But Lex knew better than to believe the urgings of his heart. His heart had never yet failed to betray him and blind trust always led to betrayal and pain. Always. Just because Clark lay at the center didn't mean the circle of conspiracy and secrets that Lex had fought to unravel was any less staggering. It didn't mean the threat was any less. It simply meant it wore a familiar face. And that made it all the more dangerous, because Clark made you want to believe and want to trust, even when he was holding the bloody dagger he'd used to stab you in the back.

Thinking of stabbings, reminded him of the throbbing ache in his left shoulder. He eased the jacket off and stretched his sweater enough to bare skin. A strip of torn red cloth had been wound under his arm and across the injury, but it was relatively free of blood. He pushed it aside with his thumb and winced at the wound underneath. Too large to be a bullet hole, tender and inflamed around the edges, but crusted and dark as if it had been seared within the body of the wound. His skin was stained with dried blood. The cloth of his sweater was stiff with it. The red bandage looked suspiciously as if it might have been torn from the lining of a cheap red jacket.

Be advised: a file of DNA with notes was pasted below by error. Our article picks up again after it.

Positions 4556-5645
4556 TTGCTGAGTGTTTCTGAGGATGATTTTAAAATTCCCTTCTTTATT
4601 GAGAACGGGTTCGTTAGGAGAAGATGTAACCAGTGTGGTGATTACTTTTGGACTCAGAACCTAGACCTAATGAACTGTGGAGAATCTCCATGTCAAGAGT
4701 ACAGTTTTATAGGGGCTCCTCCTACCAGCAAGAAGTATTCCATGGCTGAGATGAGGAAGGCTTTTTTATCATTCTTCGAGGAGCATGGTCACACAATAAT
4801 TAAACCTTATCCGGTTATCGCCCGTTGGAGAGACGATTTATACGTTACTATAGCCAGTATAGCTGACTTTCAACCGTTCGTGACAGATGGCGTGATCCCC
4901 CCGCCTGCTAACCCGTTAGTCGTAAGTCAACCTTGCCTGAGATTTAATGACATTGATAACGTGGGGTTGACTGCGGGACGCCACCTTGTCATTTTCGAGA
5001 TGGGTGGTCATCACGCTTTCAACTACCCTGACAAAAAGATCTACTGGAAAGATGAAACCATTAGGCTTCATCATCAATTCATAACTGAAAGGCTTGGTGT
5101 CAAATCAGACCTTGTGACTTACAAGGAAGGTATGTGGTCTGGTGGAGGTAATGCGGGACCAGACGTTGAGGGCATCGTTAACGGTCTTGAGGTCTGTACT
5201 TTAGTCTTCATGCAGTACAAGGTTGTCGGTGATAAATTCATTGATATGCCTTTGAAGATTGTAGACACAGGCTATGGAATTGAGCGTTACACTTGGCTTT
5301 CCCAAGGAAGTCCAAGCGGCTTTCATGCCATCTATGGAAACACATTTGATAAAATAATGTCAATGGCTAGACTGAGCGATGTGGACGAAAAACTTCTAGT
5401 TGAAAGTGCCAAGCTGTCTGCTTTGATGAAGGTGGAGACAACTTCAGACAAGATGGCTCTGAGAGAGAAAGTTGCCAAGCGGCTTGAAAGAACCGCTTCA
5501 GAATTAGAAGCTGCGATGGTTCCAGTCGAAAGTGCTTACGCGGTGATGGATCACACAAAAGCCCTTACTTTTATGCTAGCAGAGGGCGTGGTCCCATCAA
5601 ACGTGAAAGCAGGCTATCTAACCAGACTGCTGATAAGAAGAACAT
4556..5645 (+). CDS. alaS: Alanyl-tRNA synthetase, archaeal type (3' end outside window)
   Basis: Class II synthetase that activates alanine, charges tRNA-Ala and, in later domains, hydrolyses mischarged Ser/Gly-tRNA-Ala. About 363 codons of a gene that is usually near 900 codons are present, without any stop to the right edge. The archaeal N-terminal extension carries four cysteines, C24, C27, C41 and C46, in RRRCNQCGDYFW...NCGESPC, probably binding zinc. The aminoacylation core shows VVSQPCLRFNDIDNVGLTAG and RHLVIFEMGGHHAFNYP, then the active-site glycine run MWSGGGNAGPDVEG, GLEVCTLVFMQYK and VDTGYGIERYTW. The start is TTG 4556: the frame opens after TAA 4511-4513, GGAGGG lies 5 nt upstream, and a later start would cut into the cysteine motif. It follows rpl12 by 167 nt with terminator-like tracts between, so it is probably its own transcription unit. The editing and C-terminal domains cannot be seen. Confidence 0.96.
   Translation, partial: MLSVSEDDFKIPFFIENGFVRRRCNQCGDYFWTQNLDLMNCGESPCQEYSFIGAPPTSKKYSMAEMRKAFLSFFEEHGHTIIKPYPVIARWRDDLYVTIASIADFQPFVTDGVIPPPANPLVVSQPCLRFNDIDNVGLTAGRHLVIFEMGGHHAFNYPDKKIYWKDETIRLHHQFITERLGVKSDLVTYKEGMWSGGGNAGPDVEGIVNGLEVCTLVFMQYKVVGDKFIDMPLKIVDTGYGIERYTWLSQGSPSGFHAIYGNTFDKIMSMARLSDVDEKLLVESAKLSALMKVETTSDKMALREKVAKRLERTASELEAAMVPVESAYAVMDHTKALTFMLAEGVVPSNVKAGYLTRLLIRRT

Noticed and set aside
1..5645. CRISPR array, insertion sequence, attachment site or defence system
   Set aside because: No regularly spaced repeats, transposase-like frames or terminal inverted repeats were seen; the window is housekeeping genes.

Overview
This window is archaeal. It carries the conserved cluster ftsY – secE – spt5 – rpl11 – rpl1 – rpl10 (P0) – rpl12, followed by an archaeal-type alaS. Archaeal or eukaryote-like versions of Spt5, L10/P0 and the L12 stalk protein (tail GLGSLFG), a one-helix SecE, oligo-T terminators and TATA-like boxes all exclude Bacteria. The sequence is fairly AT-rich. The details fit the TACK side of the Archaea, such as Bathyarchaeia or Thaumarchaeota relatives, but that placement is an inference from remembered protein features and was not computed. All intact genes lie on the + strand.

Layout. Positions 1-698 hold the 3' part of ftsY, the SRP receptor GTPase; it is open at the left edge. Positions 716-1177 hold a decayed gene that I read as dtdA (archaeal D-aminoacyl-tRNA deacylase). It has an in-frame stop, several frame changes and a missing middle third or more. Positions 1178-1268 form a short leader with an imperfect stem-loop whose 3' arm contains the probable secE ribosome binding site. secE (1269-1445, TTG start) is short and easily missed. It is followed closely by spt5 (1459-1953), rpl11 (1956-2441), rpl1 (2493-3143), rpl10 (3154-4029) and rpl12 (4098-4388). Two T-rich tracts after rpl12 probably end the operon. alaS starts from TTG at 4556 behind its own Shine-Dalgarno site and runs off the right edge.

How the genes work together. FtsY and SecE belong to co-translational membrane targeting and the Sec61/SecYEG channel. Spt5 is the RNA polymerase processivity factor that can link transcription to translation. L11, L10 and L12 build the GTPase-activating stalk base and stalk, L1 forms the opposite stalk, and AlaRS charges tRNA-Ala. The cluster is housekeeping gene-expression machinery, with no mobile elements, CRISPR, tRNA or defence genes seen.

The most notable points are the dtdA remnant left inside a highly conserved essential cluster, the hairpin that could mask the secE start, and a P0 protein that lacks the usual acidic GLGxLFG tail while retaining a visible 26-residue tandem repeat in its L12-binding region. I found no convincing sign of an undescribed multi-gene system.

Lex swallowed, trying not to think about Clark dealing with him when he'd been unconscious, trying not to think about Clark taking the time to bind a wound and the reasons why. He shuddered and recovered the injury, pulling his coat back into place. He looked about the cave, feeling the crawling edges of desperation seeping back up.

The gun was a ridiculously false comfort. He'd hit Clark - - he was almost certain he'd hit Clark and Clark hadn't flinched. Shocking to see in the flesh what he'd only ever imagined in theory.

He saw a glint of something other than dull rock or windblown debris against the wall where Clark had been sitting. He put the gun in his pocket and pushed himself up with an effort and a groan of a pain. It was a crystal shard, longer than his hand and cleanly faceted. Very much like the shards that had studded the pedestal in Clark's fortress. If Clark had saved this one out of all of them, then it undoubtedly held value to him. And if it held value to Clark, Lex wanted it.